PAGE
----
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Security Challenges and Defense Opportunities of Connected and Autonomous Vehicle Systems in the Physical World


Recently, the technologies underneath the transportation system are under rapid revolution. At the individual vehicle level, Autonomous Driving (AD) technologies are now a reality, where a wide variety of commercial and private AD vehicles are already driving on the road. At the vehicle communication level, Connected Vehicle (CV) technologies enable Vehicle-to-Everything communications and can help the vehicles and infrastructure make more informed driving/control decisions. To facilitate driving automation and traffic control, these Connected and Autonomous Vehicle (CAV) technologies are highly security-critical as errors in them can cause various road hazards and even fatal consequences. Despite being security-critical, the security research in this domain is still largely insufficient in that (1) they mostly focus on individual AI component-level without considering the impact on the CAV systems, and (2) defensive studies, which are practically more important to advance the CAV technologies, are largely under-explored.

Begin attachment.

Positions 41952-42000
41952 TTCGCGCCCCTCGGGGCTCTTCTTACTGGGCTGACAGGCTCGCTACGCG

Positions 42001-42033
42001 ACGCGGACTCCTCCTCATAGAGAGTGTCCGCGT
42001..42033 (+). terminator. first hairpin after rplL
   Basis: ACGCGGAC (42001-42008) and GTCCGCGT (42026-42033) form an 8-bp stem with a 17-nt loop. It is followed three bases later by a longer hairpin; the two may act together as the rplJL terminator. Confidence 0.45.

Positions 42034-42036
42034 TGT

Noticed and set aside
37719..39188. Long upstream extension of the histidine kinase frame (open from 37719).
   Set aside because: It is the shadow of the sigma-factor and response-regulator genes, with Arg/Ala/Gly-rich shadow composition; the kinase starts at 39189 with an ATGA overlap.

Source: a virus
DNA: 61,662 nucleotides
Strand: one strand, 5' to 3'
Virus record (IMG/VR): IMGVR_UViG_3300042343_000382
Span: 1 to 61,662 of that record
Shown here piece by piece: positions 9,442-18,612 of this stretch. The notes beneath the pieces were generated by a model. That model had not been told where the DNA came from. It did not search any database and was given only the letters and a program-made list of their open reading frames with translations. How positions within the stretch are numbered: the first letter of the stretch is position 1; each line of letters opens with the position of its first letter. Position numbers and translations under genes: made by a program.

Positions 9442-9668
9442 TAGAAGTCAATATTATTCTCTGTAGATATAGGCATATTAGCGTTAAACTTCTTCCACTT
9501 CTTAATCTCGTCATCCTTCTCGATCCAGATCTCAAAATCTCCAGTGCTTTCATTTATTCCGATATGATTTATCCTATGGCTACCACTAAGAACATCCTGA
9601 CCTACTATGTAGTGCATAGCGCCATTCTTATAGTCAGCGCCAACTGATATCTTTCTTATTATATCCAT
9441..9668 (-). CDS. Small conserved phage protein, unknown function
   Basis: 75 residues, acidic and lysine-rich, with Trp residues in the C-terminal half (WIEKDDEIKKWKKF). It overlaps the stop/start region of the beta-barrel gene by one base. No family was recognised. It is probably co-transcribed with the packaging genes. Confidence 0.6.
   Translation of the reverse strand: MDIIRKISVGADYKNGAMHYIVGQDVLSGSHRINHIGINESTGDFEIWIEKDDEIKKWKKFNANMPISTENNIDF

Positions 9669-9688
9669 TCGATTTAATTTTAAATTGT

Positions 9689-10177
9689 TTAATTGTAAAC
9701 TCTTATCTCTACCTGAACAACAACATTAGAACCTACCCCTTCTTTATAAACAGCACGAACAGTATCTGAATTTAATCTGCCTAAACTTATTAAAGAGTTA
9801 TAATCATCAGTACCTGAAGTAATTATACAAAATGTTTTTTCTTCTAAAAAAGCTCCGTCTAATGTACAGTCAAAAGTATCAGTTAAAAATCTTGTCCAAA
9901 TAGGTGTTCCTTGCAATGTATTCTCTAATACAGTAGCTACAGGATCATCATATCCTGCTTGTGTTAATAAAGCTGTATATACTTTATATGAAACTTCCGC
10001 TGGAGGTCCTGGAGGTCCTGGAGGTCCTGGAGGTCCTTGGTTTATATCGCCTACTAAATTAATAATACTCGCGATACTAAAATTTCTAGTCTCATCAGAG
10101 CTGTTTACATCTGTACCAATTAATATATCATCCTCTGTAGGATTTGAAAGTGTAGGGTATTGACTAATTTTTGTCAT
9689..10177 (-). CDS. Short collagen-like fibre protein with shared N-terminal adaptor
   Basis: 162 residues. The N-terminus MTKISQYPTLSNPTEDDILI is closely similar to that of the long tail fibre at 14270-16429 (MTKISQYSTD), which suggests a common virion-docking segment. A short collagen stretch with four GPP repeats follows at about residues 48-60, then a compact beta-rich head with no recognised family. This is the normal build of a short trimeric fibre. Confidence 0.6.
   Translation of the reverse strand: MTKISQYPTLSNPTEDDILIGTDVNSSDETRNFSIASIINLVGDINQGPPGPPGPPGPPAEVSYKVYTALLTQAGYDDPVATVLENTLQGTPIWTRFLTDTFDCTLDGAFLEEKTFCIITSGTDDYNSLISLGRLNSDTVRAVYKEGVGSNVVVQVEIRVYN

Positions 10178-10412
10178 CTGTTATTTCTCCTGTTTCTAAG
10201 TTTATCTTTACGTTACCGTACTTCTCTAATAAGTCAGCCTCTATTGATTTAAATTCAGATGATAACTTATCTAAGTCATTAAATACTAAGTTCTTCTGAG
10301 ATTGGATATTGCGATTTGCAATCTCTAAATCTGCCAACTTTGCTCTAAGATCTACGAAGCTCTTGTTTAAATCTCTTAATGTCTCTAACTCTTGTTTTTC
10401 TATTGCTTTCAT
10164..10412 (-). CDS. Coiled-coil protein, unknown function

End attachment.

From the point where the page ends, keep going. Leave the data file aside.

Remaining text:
My dissertation aims to address these two limitations in three general directions. First, I conduct security analyses with the consideration of security challenges at the CAV system level. My research focuses specifically on the security challenges imposed by CAV's reliance on physical world information, e.g., sensor attacks and physical world attacks, and systematically study their impact on the operation of the whole CAV system. Second, I design practical defenses against existing attacks leveraging the rich physical world information available in the CAV systems. Based on the offensive and defensive studies, my dissertation demonstrates that the reliance on the physical-layer information (e.g., sensor data, road information) inevitably introduce new security challenges (e.g., localization and perception errors) for CAVs, yet, it can also provide practical defense opportunities against existing attacks. Finally, I systematize the existing research efforts in AD security in the past 5 years and identify the important scientific gaps in prior works and propose potential solution directions.

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